A new way of creating color uses the scattering of light of specific wavelengths around tiny, almost perfectly round silicon crystals. This Kobe University development enables non-fading structural colors that do not depend on the viewing angle and can be printed. The material has a low environmental and biological impact and can be applied extremely thinly, promising significant weight improvements over conventional paints.
Above -The nanospheres in a methanol suspension have different colors than when applied to a surface as a monolayer. The Kobe University researchers explain, “This is due to the multiple scattering, i.e., blue light subsides during consecutive scattering by absorption, while red light survives.” © FUJII Minoru (CC BY)
A scanning electron micrograph of the nanosphere monolayer shows almost perfectly round particles of uniform size and only small regions of voids or agglomerates. © FUJII Minoru (CC BY)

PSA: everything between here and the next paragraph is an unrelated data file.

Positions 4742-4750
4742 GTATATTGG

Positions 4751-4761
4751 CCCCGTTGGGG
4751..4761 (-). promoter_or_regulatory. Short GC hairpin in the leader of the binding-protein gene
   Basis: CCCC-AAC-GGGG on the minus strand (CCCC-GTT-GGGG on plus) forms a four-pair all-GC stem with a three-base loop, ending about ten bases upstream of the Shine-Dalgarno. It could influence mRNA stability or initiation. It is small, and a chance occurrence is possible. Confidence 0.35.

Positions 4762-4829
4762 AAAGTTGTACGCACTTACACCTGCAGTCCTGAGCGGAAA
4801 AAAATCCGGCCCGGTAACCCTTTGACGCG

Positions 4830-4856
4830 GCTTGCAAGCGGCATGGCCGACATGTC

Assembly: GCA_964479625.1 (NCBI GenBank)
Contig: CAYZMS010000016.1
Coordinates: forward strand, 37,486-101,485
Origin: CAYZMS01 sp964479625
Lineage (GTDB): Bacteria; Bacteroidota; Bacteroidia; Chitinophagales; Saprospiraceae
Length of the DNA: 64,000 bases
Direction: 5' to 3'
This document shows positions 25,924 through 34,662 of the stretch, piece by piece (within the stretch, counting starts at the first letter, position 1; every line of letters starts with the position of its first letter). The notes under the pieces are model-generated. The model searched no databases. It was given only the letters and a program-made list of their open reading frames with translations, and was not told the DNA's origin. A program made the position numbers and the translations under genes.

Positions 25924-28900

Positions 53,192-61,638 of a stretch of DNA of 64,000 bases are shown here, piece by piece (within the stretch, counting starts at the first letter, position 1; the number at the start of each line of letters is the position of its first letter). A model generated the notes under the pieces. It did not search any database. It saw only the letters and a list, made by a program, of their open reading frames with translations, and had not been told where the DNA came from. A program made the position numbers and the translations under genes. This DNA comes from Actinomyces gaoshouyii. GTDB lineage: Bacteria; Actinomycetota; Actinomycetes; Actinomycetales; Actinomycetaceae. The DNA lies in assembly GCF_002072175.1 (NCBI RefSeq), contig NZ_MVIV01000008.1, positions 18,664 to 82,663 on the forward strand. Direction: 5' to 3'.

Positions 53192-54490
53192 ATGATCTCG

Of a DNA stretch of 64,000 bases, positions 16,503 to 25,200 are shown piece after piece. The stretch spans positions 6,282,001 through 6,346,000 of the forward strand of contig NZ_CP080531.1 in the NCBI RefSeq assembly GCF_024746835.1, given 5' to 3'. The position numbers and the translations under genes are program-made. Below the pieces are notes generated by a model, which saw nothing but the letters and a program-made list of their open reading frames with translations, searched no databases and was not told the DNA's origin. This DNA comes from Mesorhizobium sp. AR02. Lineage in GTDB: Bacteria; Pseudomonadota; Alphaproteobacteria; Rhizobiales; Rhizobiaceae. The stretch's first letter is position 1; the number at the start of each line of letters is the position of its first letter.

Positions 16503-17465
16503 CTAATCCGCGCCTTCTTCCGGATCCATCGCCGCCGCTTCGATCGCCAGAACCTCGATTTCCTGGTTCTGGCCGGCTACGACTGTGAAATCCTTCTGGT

An object has color when light of a specific wavelength is reflected. With traditional pigments, this happens by molecules absorbing other colors from white light, but over time this interaction makes the molecules degrade and the color fades. Structural colors, on the other hand, usually arise when light is reflected from parallel nanostructures set apart at just the right distance so that only light of certain wavelengths will survive while others are cancelled out, reflecting only the color we see. This phenomenon can be seen in wings of butterflies or feathers of peacocks, and has the advantage that the colors don’t degrade.
But from an industrial point of view, neatly arranged nanostructures cannot be painted or printed easily, and the color depends on the viewing angle, making the material iridescent.
Kobe University material…
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